In addition to these national requirements, we have identified the following priority outcomes for Birmingham:

  • Improving support for people vulnerable to, and victims of, sexual coercion, sexual violence and exploitation
  • Providing better access to services for high risk communities
  • Ensuring prompt access for earlier diagnosis and treatment
  • Increasing the use of effective good quality contraception
  • Reducing the number of people repeatedly treated for STIs
  • Reducing the number of abortions and repeat abortions
  • Reducing the transmission of HIV, STIs and blood borne viruses (BBV)

We are now asking the people of Birmingham, service users and potential service users, and current service providers to let us know whether these are the right outcomes. https://www.birminghambeheard.org.uk/adults-communities/sexual-health-consultation

Current and future need

Birmingham is growing and has the youngest population of any city in Europe.

This means that nearly 500,000 people (aged 15-44) may need to access sexual health services. Many of these are from vulnerable groups, or higher risk populations such as men who have sex with men.

The city celebrates a population from a wide range of national, ethnic, cultural and religious backgrounds. The changing age, ethnic, social and cultural structure of the population has important implications for the City's sexual and reproductive health needs.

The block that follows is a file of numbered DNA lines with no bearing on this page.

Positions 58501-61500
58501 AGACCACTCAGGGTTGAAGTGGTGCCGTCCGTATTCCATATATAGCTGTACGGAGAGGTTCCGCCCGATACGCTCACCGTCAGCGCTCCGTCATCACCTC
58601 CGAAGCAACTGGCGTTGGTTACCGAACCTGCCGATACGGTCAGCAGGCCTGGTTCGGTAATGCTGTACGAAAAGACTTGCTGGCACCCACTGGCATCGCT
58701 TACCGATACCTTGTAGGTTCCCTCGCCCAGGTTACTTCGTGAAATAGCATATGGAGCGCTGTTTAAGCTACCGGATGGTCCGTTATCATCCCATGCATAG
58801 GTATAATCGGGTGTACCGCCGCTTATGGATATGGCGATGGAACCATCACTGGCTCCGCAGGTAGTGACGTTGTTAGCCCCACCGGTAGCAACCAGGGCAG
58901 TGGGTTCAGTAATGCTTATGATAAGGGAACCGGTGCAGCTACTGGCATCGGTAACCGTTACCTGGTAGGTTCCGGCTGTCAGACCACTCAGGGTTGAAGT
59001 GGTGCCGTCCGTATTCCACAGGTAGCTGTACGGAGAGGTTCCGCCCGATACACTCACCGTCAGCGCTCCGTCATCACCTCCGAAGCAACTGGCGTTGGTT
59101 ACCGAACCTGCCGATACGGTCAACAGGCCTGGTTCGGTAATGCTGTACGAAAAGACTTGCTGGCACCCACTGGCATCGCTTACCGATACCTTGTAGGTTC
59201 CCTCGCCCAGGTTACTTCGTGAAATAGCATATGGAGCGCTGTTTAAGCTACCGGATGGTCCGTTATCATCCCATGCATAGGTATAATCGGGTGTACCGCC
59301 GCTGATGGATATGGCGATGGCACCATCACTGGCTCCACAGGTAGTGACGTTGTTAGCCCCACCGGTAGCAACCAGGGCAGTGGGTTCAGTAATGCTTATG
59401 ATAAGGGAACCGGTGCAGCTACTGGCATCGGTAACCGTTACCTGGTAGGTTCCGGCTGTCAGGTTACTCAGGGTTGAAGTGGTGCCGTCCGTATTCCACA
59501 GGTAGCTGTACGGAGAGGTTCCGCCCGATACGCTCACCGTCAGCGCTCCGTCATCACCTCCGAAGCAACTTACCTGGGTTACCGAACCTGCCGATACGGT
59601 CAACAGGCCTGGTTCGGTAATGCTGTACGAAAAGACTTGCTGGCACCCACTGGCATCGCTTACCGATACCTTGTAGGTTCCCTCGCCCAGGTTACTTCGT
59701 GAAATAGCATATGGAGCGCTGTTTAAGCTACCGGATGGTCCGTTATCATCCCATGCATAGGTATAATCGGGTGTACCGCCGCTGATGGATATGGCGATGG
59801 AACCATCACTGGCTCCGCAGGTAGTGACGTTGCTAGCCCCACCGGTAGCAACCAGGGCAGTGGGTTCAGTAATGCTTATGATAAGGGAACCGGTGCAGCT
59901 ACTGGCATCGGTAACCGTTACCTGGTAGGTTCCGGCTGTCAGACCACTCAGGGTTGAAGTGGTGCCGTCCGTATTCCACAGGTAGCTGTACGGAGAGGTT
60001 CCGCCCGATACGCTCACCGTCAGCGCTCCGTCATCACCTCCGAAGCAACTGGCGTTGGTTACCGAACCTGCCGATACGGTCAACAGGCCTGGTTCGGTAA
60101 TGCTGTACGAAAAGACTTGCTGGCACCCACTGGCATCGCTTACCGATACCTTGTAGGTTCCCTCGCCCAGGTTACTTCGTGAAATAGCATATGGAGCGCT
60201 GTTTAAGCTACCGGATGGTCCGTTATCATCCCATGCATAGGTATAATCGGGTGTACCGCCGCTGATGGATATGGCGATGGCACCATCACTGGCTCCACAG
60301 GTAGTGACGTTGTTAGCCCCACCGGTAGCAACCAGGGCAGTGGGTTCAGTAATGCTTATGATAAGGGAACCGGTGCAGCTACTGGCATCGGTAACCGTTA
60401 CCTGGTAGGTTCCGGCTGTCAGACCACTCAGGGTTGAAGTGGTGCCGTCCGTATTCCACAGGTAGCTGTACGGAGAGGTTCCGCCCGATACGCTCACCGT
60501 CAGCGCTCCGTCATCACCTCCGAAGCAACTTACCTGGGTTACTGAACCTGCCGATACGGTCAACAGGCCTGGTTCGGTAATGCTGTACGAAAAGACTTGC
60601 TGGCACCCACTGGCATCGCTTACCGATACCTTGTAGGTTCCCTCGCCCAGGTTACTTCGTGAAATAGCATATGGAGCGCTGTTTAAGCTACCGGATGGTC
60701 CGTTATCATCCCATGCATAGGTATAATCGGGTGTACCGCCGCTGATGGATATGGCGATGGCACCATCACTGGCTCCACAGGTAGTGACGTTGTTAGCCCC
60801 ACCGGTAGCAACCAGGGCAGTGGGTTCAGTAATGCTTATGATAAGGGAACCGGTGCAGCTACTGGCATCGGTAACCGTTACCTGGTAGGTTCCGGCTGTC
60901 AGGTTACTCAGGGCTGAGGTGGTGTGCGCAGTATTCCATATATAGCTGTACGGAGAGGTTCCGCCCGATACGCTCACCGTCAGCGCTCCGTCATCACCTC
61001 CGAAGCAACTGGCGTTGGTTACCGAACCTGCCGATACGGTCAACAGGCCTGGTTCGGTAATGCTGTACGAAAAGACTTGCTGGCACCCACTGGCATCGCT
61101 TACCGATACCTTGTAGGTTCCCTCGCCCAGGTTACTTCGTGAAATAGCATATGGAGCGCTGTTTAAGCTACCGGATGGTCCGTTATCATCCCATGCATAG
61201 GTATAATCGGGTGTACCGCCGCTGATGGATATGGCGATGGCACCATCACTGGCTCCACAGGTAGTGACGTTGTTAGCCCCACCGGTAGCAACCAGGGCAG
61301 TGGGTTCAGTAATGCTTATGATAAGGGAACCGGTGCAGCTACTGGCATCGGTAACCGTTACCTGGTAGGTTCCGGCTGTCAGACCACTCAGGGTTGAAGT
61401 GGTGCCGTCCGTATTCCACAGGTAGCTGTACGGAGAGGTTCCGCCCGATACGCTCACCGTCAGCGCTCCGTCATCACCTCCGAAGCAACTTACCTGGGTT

For these reasons we need to make sure services are located in the right places and set up in the right way for now and the next few years.

Sexually Transmitted Infections & HIV

There are important patterns of these infections that need to be considered in deciding our approach to commissioning services. Latest data shows in particular:

  • Birmingham has the second largest concentration of people living with HIV (outside London). Of these, 50% had a late diagnosis, leading to avoidable ill health and potential transmission
  • Over the last five years, the number of STIs diagnosed has risen by nearly 30%.
  • Last year, 8,820 new STIs were diagnosed
  • Young people, black minority ethnic communities and men who have sex with men (MSM) are disproportionately affected
  • HIV is no longer considered a terminal diagnosis and is now a chronic disease.

Contraception